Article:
This is an automagic Win-Win for a gearhead like me…who also spent my lifetime dedicated to the Civil Rights Movement as the core value within progressive politics. Being at Lime rock Park for Opening Day in April, 1957 is a memory I treasure. More important to character and purpose in life was my first sit-in down in Virginia in 1961.

Recycled wastewater – used to remove microplastics from seawater

The technology group Wärtsilä, together with the shipping company Grimaldi Group, have unveiled a new system that uses exhaust gas scrubber washwater to tackle the amount of microplastics in the world’s oceans; a critical and growing global environmental challenge.

According to the association Plastic Europe, 368 million tonnes of plastic were produced in 2019 worldwide, and around 3%, or 11.4 million tonnes, of this plastic ultimately ends up in the ocean. To tackle the growing amount of microplastics in the world’s seas, Grimaldi has developed and patented a system that filters out microplastics from open loop scrubber washwater.

Wärtsilä, in partnership with the Neapolitan group, will take the microplastics filtration system – which traps plastic particles before the washwater is returned to the ocean – to market. The capability to filter microplastics will be an integrated feature of Wärtsilä’s future wash-water treatment system.

The new system requires very little changes to onboard procedure and uses the natural capabilities of an open loop scrubber to contribute to cleaning the oceans during each voyage.

A 2-stage “attaboy” for couple of firms bright enough, skilled enough to take one success and turn a portion of that remnant into a second process. Best kind of engineering and inventiveness.

Double pig kidney transplant successfully performed in brain-dead patient

Scientists successfully transplanted two kidneys from a genetically modified pig into a human recipient and found that the organs produced urine and were not rejected during the days-long experiment.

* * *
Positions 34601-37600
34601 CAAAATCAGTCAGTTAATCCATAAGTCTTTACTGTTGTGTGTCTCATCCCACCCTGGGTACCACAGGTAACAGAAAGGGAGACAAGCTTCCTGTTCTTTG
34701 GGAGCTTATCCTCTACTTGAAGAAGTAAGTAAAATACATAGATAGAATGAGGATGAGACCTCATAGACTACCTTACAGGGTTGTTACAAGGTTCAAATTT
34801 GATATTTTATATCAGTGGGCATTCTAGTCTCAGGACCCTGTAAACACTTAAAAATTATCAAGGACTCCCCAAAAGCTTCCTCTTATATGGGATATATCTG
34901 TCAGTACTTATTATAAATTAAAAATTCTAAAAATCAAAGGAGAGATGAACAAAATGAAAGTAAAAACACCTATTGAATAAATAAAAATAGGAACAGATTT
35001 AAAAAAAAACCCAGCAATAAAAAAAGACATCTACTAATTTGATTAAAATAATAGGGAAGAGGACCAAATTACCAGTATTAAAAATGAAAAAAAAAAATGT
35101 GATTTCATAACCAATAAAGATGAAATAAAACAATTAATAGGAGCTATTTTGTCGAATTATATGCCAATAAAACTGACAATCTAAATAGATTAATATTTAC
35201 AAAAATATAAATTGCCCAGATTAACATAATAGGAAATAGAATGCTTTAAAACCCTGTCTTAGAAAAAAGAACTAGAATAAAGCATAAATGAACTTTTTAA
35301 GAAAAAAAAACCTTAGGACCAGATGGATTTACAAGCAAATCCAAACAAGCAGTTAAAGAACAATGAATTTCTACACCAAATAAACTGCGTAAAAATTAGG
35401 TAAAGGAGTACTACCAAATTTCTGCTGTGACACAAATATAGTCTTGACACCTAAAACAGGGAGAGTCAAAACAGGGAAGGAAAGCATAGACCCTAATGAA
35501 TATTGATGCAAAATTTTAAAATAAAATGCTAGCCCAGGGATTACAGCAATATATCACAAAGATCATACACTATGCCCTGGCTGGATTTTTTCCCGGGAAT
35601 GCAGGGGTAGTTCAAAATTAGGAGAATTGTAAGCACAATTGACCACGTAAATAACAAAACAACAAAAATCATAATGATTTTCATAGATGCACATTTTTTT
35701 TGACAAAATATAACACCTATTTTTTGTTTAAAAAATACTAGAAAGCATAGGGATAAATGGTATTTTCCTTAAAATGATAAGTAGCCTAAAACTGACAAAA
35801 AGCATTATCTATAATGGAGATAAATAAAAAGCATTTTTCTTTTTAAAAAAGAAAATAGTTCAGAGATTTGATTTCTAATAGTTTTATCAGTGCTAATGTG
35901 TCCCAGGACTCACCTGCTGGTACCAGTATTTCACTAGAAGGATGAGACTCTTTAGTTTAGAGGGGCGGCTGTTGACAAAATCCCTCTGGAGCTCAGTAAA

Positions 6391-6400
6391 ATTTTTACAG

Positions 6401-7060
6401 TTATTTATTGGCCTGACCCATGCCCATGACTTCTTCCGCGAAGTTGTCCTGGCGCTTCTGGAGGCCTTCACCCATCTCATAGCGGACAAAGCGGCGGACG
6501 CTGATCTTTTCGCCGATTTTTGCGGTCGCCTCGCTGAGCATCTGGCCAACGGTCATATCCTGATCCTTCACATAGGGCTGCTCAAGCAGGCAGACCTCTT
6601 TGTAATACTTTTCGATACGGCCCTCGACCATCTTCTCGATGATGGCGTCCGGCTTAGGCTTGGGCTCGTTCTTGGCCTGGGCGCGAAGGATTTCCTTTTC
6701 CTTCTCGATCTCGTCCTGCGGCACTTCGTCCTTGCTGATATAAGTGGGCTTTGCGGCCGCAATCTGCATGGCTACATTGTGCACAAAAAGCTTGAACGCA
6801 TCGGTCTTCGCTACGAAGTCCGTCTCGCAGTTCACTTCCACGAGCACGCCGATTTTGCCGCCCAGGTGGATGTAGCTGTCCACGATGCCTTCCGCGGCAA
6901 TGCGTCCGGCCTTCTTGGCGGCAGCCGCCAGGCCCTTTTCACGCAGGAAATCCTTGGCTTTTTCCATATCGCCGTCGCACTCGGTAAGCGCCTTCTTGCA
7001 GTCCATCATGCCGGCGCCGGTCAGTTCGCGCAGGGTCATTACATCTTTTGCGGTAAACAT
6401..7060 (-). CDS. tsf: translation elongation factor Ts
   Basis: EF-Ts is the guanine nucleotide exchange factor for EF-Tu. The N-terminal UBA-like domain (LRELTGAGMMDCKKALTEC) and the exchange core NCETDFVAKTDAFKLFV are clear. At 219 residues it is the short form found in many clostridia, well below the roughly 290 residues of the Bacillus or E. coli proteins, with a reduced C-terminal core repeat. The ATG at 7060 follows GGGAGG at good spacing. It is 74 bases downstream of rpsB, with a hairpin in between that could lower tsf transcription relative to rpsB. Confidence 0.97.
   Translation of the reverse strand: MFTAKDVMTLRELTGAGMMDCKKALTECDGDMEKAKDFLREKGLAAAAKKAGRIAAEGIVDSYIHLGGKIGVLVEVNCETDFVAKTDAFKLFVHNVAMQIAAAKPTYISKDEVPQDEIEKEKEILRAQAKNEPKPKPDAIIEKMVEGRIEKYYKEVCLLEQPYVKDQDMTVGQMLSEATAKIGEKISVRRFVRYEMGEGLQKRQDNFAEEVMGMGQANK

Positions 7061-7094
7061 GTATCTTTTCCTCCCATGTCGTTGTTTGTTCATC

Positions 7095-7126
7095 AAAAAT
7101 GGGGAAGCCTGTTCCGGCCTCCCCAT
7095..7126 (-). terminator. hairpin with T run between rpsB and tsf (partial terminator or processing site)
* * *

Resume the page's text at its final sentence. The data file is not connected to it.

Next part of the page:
The procedure was performed in a brain-dead patient who was a registered organ donor and whose family authorized the research, according to the new study, published Thursday (Jan. 20) in the American Journal of Transplantation. The research team intends to eventually transplant pig kidneys into living patients, in formal clinical trials — but first the team wanted to address some critical safety questions.

In the new study, the researchers transplanted not one, but two pig kidneys inside a recipient’s body, where kidneys would be placed during a conventional human-to-human transplantation…From the procurement of the pig’s kidneys to the surgery itself, the study followed the exact same procedure that the team will use in a future clinical trial, Dr. Jayme Locke, lead surgeon said…

Most of these genetic modifications are intended to reduce the risk of a transplant being rejected by the human body. For instance, the modified pigs lack three genes that each code for specific carbohydrates; in the human body, these carb molecules can set off an aggressive immune reaction. The donor pigs also lack a gene that codes for a specific growth hormone receptor, and without this receptor, the pigs’ organs should stop growing once transplanted into a person.

Finally, the pigs carry six extra genes plucked from the human genome: four to help make each pig’s organs appear more familiar to the human immune system and two to prevent the formation of blood clots.

Researchers are getting better and better at this – all the time. Sooner or later, full-blown ethics reviews will have to allow for inter-species transplants.